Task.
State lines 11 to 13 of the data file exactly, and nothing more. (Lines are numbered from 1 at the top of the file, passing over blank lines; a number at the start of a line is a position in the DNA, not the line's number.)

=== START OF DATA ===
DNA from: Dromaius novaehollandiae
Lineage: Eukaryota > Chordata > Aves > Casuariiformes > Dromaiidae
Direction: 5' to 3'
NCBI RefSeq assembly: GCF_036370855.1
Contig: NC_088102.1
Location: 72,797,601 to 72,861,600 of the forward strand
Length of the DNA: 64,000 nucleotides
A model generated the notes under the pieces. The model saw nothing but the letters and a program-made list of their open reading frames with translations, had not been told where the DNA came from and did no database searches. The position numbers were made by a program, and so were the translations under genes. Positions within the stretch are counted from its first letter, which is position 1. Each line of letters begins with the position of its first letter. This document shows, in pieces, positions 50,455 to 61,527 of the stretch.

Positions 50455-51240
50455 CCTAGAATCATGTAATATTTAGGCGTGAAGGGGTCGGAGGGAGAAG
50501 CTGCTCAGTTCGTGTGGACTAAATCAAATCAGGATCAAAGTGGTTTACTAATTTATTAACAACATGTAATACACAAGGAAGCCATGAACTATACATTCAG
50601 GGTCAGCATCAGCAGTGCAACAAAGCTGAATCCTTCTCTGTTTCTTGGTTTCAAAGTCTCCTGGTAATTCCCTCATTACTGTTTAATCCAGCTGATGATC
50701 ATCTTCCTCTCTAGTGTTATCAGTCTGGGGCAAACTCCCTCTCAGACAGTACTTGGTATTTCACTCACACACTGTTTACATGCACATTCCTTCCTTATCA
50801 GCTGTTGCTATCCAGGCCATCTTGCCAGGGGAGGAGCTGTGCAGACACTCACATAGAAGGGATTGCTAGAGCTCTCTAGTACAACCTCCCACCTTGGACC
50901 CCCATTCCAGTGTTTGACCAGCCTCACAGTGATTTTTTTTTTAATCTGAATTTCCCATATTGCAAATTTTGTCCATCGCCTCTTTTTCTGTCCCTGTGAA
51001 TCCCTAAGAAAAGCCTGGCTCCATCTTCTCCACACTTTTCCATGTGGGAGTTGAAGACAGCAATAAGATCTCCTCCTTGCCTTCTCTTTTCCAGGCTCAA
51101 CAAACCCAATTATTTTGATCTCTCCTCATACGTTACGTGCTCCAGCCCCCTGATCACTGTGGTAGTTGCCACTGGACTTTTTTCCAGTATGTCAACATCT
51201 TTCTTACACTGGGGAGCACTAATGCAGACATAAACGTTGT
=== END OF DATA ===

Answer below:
50501 CTGCTCAGTTCGTGTGGACTAAATCAAATCAGGATCAAAGTGGTTTACTAATTTATTAACAACATGTAATACACAAGGAAGCCATGAACTATACATTCAG
50601 GGTCAGCATCAGCAGTGCAACAAAGCTGAATCCTTCTCTGTTTCTTGGTTTCAAAGTCTCCTGGTAATTCCCTCATTACTGTTTAATCCAGCTGATGATC
50701 ATCTTCCTCTCTAGTGTTATCAGTCTGGGGCAAACTCCCTCTCAGACAGTACTTGGTATTTCACTCACACACTGTTTACATGCACATTCCTTCCTTATCA